The mentality amongst some of our Prairie canola growers is, “I’ll just wait until clubroot shows up and then I will seed a resistant variety.”
Canola growers whose croplands are free of this destructive disease should be seeding resistant canola varieties right away. Yes, this year. Before clubroot shows up.
I presently handle plant disease and other crop problem questions twelve months a year, for perhaps 50 or more specialist advisors (crop coaches) from Ontario to British Columbia’s Peace Region and down into Montana.
All the advisors’ clients planted clubroot-resistant canola as soon as the seed was available — the old stitch in time saves nine. Nonetheless, I hear from them talk about non-clients who make statements like, “Resistant varieties yield less than susceptible canolas.” Not true.
The resistant types yield the same as the non-resistant and often, depending on the variety, outyield them. This is coffee shop talk not based on any facts. Not planting resistant canola varieties is not even short-term pain for long-term gain. Grow resistant varieties right away.
Another coffee shop untruth is no matter what you do, clubroot will eventually blow onto your cropland from neighbouring infected canola cropland. Not true.
If you grow resistant varieties, a particularly bothersome factor is that some farmers suspect their neighbours have clubroot-infected cropland. If you grow clubroot-resistant varieties, you will not have a problem with them as long as you keep your land free of any and all cruciferous weeds (shepherd’s purse, stinkweed, wild mustard, etc.) and any non-resistant volunteer canola. The blown in, infested dust is not enough inoculum to infest resistant varieties.
How to keep your cropland clubroot-free
Clubroot is a disease of most, if not all, crops related to canola, such as cabbage, stinkweed, shepherd’s purse, radish, etc. In other words, the clubroot fungus or its various strains will infect all members of the cruciferous or cabbage family.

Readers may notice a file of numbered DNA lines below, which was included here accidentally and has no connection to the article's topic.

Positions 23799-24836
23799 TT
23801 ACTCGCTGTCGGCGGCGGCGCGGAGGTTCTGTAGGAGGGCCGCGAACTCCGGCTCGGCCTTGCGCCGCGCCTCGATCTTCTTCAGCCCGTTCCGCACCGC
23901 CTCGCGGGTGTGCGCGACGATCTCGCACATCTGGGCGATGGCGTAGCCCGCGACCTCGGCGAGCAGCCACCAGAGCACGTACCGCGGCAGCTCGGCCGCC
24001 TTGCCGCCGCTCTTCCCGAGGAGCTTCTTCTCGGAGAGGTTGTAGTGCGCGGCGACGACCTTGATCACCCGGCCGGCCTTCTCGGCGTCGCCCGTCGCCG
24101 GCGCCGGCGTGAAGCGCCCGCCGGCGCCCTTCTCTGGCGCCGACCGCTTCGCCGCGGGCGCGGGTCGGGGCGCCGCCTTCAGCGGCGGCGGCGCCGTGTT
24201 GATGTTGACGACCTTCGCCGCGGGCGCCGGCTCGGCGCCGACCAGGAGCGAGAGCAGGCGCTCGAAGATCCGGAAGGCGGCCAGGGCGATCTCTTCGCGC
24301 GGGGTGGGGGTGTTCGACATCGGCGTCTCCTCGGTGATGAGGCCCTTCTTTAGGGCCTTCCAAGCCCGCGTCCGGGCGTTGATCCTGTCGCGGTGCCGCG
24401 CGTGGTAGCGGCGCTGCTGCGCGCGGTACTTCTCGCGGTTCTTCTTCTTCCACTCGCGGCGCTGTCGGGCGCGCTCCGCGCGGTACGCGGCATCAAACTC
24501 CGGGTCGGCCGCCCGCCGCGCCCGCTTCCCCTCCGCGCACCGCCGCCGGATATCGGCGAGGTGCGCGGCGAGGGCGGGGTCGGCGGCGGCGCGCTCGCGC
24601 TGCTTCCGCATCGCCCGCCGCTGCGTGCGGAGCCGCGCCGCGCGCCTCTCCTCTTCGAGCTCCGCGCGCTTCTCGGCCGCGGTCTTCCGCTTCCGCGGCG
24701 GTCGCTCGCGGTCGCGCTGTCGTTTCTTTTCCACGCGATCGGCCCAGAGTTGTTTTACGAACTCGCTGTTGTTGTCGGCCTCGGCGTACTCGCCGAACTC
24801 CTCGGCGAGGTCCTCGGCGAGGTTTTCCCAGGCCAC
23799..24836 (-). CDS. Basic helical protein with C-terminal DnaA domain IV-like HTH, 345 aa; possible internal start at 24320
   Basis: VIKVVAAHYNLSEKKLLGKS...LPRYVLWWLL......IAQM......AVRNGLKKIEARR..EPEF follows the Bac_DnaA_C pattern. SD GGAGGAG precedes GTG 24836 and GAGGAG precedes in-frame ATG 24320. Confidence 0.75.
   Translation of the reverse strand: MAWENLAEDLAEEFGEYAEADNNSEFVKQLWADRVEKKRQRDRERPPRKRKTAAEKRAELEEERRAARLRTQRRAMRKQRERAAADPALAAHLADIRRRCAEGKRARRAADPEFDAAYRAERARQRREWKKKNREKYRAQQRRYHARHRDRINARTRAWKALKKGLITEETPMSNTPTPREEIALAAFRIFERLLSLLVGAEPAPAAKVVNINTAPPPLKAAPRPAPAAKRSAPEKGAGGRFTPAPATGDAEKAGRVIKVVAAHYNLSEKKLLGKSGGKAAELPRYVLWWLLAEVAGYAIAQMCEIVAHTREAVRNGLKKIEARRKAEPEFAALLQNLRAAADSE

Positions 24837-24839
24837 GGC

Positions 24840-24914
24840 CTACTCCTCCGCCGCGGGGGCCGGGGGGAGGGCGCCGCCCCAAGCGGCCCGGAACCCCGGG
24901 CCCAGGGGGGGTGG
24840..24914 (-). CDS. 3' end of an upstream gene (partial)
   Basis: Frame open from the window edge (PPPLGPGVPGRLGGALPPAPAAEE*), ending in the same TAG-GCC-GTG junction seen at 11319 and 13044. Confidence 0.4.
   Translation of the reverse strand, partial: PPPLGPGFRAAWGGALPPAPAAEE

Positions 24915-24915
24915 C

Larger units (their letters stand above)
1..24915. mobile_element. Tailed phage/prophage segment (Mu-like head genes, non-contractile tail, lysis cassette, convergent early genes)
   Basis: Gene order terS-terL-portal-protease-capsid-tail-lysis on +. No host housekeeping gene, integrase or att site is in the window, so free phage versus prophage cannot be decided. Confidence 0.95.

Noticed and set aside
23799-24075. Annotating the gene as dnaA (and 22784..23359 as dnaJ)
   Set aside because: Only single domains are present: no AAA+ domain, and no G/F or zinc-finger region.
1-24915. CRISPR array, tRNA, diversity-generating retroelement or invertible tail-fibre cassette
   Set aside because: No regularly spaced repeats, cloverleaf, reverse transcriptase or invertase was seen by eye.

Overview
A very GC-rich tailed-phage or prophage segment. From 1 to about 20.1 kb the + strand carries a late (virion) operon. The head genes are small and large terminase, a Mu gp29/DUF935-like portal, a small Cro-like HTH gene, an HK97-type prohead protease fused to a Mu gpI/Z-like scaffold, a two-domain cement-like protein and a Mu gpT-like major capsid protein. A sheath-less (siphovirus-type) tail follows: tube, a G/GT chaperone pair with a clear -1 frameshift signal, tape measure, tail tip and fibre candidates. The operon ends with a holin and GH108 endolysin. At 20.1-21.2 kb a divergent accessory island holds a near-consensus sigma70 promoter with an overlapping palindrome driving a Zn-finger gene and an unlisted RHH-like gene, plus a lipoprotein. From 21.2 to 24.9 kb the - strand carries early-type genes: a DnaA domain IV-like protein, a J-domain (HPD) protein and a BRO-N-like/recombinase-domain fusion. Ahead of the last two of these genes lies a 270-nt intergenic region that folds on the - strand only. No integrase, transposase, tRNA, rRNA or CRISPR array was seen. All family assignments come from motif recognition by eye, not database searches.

It’s a microscopic soil-borne fungus called Plasmodiophora brassicae. A canola field infested with this fungus may have soil that can have up to 10 million fungus spores per gram. It takes 30 grams to make one ounce.
Have you noticed that if you want to visit a commercial hog or poultry operation you cannot just walk in. You are either denied access or you may have to wash up and wear sterile overalls. This applies even to visiting veterinarians.
You need this mentality to protect your cropland from soil-borne infectious diseases, such as clubroot of canola, soybean cyst nematode, aphanomyces root rot of peas and many other soil-borne diseases.
Having your farmland infested with hard-to-control or uncontrollable soil-borne diseases is financially disastrous.
How clubroot is spread
Ten ways to spread clubroot include the following:
1. Custom field fertilizer equipment — has it been on clubroot-infected cropland?
2. Custom seeding equipment — same as No. 1.
3. Custom harvest equipment — same as No. 1.
4. Do you sell bales of straw? The straw wagon could have come from clubroot-infected cropland.
5. Borrowed equipment — has it been cleaned before you use it?
6. Oilfield service equipment.
7. Powerline installation equipment.
8. Recreational equipment — quads, snowmobiles, etc.
9. Windstorms moving soil from a nearby cultivated field.
10. Renting out your cropland to potato growers.
Bring all of these 10 ways to spread clubroot to a full stop.